Judy Warner (20:34.31)

Juliano Mologni (20:41.676)
of a company and you know you can run simulations in the background in an automated way and get a report like hey the change that you did does not affect EMC for example right so that's something that we're seeing more and more because EMC certification is just the first step right you know you can pass EMC but you can still have a problem in the field

Judy Warner (20:46.619)

Judy Warner (20:50.531)

Juliano Mologni (21:01.918)
right? I mean, those are things that we see more usually on automotive. You see those recalls, nobody wants to see that. I mean, those are certified products, but they are failing on the field. So, as you're saying, one of the things that we have is something that we call product reliability. So, you have a print circuit board, you have the thermal profile, you have the electromagnetic profile,

Judy Warner (21:09.615)
Right. Yeah.

Juliano Mologni (21:26.89)
And then the currents are going up and down all the time. You have high speed current switching very fast. And that's, along the years, is going to create problems, thermal stresses, fatigue. And that's something that we can actually compute the mean time between failures. With this thermal profile, in this behavior, you're going to place this, let's say, in a car that's going to drive, I don't know, 100 miles per day on a bumpy road.

Judy Warner (21:47.129)

Juliano Mologni (21:56.434)
six years or just gonna last like five years. Yeah, so this is different from certification, right? Certification is one thing, the other thing you need to know is, you know, how long my product is gonna last, you know, in a given environment, you know, it could be in an airplane, in an automobile, you know, you don't know. So, you know, predict the environment where your product is gonna operate, it really helps.

Judy Warner (21:58.611)
I see.

Judy Warner (22:09.136)

Judy Warner (22:18.309)

Judy Warner (22:22.091)
It must be challenging when say with automotive and I know automotive standards are really rough. And so to still see it sort of like what I, the corollary to what I was saying about PCB is they can comply to everything IPC says, but then depending on the environment or, you know, whatever it, you don't have the whole picture. And so, you know,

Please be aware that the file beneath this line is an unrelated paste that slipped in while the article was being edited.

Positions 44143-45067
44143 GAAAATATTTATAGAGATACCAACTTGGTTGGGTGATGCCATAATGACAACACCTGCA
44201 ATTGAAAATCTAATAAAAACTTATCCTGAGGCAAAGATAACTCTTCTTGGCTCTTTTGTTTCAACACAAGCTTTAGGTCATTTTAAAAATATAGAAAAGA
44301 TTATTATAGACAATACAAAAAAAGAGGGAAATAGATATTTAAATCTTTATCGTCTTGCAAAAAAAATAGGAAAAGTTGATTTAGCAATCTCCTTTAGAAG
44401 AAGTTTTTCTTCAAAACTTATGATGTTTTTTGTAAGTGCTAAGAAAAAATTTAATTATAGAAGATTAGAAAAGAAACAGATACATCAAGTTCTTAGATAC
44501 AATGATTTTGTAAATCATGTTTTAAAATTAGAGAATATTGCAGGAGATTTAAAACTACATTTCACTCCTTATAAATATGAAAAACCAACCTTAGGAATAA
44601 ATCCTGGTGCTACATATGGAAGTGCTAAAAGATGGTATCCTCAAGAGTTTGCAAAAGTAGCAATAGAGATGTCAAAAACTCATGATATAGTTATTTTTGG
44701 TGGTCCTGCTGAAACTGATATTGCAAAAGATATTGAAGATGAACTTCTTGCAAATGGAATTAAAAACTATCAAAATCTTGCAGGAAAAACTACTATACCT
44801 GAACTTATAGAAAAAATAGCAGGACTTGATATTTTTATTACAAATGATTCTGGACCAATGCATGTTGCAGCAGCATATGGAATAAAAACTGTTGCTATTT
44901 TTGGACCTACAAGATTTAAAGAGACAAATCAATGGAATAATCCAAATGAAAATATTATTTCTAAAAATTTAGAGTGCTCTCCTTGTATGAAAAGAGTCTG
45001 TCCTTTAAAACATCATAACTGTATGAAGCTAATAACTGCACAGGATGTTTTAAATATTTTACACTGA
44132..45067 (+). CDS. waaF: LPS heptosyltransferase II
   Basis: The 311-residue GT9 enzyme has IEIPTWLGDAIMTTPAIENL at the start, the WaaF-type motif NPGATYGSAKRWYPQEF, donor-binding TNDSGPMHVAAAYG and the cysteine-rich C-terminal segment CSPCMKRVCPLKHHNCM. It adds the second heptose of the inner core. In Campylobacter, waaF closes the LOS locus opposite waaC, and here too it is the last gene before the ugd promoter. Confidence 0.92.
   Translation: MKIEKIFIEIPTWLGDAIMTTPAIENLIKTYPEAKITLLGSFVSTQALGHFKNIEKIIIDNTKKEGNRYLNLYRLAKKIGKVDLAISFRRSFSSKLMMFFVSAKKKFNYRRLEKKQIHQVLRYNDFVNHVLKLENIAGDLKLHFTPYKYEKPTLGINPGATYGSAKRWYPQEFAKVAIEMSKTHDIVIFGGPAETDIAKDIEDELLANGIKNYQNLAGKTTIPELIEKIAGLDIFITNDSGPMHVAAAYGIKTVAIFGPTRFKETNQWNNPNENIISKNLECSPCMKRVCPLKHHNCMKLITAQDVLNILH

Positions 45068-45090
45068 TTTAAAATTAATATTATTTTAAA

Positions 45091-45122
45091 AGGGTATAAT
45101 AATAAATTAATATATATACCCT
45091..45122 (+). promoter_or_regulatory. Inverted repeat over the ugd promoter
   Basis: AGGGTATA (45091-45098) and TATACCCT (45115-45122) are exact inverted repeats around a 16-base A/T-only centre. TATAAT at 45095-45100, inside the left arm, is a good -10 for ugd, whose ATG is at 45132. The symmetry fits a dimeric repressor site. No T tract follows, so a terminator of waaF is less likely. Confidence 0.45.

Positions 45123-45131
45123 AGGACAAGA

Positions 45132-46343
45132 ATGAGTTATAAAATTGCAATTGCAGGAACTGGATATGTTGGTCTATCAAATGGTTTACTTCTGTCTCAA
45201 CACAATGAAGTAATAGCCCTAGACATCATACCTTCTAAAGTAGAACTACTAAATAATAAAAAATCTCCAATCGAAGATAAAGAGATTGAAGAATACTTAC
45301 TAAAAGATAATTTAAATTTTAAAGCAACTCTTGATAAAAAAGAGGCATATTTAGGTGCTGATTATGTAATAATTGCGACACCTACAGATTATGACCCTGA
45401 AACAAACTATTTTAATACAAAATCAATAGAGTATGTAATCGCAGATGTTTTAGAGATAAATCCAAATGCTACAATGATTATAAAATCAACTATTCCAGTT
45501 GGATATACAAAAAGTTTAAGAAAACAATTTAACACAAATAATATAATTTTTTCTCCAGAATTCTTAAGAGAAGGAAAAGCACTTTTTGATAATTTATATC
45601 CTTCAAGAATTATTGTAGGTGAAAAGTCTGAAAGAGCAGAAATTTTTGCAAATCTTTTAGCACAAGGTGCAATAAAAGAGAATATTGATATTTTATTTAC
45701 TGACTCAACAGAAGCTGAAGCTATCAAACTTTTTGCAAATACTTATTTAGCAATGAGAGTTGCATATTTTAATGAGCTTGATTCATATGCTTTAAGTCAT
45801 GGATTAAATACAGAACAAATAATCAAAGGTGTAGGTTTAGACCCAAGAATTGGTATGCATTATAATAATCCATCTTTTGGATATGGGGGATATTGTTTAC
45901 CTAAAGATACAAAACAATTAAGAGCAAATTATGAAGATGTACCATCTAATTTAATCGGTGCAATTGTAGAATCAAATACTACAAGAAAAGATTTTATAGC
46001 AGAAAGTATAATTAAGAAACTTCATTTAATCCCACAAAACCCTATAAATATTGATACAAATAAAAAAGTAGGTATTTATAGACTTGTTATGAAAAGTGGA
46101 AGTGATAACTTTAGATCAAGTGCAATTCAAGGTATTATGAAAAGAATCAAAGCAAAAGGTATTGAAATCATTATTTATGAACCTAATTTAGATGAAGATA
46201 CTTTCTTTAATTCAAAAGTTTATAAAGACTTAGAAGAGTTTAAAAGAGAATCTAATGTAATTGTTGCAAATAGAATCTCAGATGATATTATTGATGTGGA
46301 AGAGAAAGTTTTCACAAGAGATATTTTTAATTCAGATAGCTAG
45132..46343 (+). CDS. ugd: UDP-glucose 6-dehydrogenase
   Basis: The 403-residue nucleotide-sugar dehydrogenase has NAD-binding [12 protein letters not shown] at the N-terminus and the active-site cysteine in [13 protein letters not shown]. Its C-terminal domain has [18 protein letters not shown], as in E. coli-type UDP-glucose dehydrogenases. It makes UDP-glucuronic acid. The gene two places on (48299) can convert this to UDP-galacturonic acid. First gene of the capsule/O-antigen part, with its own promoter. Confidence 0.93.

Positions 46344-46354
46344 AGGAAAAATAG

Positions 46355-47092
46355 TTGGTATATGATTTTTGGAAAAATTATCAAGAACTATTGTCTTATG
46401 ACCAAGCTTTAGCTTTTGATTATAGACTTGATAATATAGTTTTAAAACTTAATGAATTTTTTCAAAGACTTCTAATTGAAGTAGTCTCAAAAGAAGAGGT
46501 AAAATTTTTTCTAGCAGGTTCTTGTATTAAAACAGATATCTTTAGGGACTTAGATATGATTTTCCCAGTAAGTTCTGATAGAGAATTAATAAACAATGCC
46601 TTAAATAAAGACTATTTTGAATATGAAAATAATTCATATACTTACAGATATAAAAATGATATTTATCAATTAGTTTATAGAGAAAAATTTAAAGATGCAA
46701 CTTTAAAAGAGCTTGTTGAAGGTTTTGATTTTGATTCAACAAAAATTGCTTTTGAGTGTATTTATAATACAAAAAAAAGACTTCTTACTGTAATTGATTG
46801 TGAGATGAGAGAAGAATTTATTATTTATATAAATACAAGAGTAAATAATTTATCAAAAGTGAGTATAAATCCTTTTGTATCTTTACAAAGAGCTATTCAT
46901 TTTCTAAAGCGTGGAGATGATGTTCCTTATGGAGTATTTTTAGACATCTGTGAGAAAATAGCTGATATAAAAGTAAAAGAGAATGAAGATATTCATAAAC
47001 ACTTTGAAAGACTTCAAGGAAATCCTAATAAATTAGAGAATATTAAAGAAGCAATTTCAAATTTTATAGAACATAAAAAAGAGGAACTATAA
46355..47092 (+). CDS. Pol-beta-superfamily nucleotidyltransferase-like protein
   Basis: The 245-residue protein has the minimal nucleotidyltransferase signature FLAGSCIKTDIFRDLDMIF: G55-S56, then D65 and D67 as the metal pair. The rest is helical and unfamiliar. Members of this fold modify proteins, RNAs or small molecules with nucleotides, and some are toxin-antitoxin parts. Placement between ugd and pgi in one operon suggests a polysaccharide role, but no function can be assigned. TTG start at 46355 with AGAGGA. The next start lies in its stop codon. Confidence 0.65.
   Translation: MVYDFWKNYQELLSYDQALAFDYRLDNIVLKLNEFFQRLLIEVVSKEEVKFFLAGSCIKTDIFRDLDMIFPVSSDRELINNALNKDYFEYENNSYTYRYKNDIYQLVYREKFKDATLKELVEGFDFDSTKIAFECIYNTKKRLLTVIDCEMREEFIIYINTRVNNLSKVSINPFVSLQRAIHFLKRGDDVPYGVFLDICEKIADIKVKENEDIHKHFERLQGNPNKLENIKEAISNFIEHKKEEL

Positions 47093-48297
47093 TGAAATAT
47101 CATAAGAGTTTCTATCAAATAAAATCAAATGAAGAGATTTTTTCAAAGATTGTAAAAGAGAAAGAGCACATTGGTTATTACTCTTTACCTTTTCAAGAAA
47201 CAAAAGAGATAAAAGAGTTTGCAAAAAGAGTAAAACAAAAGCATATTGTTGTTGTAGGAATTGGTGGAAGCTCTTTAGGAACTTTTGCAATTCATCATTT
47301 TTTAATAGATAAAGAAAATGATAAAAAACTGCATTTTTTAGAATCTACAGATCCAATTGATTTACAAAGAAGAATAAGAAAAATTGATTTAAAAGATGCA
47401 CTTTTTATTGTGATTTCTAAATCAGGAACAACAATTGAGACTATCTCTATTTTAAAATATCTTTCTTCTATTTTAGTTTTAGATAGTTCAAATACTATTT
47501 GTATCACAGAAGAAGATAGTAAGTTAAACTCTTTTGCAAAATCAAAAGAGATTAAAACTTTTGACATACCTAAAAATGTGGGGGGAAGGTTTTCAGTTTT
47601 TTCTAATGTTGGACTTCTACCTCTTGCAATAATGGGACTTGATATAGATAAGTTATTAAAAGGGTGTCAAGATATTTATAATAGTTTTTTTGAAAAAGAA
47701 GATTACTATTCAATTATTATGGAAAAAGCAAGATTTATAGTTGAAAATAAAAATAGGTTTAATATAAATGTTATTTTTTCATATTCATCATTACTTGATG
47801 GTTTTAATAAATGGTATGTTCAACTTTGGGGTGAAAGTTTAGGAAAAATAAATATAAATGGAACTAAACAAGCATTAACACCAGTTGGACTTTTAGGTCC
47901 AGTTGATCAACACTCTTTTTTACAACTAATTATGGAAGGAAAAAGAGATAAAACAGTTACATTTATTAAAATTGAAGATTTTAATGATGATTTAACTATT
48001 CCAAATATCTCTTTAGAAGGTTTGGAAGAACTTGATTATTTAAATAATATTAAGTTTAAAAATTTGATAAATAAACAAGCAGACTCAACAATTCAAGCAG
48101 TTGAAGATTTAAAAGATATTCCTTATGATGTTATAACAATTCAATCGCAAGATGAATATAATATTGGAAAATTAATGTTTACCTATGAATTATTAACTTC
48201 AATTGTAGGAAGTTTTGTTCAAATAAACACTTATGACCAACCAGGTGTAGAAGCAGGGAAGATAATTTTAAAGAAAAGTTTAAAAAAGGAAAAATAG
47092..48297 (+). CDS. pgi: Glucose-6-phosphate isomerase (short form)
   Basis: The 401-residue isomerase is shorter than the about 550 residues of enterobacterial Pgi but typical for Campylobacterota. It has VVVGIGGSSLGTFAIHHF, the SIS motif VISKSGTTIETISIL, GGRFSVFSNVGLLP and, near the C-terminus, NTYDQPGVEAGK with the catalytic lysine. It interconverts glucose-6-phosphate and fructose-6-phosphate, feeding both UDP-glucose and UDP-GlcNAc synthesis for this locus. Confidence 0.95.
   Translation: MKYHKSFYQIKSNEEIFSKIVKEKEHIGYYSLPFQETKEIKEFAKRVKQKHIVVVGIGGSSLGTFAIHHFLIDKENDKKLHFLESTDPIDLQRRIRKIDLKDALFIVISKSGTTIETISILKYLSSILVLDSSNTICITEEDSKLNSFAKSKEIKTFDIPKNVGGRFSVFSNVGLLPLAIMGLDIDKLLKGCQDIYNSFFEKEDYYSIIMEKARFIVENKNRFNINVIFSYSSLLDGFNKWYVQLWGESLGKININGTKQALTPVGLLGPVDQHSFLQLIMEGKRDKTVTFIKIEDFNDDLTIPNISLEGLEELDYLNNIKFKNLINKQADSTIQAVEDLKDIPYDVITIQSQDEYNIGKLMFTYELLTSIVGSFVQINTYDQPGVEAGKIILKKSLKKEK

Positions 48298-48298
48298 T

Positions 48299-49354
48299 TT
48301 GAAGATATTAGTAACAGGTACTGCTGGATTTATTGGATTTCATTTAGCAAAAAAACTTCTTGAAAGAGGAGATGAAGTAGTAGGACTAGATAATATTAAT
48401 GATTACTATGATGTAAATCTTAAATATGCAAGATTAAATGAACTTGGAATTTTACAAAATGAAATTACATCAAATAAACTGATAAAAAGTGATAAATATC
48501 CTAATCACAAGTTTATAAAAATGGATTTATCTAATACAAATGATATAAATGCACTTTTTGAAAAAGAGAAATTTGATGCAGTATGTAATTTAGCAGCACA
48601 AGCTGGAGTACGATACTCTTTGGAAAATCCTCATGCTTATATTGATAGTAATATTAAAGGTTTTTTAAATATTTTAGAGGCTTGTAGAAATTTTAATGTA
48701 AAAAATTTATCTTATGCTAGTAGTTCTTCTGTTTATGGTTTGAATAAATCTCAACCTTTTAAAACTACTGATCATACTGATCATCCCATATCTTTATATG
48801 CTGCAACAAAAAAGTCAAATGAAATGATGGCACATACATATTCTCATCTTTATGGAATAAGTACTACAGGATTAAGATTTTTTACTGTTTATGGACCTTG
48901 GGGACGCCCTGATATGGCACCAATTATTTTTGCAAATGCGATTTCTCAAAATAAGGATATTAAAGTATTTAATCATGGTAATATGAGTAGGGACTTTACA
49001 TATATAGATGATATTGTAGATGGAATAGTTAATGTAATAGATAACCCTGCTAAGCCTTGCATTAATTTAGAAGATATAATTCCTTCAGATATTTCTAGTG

In case of automotive, you might live in Minnesota or you might live in Arizona, right? It could be under extreme heat or extreme cold or salt on the road or, and same with airplanes going, you know, flying from Arizona, you know, going into high altitudes and moisture and, you know, all these things. So, um...

Juliano Mologni (22:57.026)

Judy Warner (23:16.119)
Again, when I say all that, Giuliano, it sounds like, forget it, I just wanna go home, right? But engineers are so clever. So how, in your mind, do you have any advice as far as how to sort of onboard? Like in other words, if you're designing a part or a system, you're responsible for thermal, like how can the person that's...

doing the thermal modeling say, think about.

the next engineer in line, or the mechanical, or how can we gain this more system-based approach? Do you think these automated workflows are EDA tools, basically is what you're saying, and cloud enabled, right? So is that the best kind of outlook you see for engineers?

Juliano Mologni (24:15.823)

Not for engineers, but for a company. I think for engineers, it's really important for them to be up to date with the experts in the field and what's happening. So for example, I just came back from the IEEE EMC SIPI conference in Grand Rapids, where I can meet the most amazing and most smart guys in the field for EMC and SIPI. When we go to DesignCon, when you go to APAC for power electronics, that I've

Judy Warner (24:27.794)

Judy Warner (24:33.2)

Juliano Mologni (24:47.088)
I think if I'm an engineer, I want to know what's happening out there, what I need to learn. I think creating this, being part of this network, watching your podcasts, see the publications in LinkedIn from all the experts that we have out there, I think that's the first step. I mean, you, of course, have to have your background, your theory. You need to understand electromagnetics or thermal, Maxwell's equations, Navier-Stokes.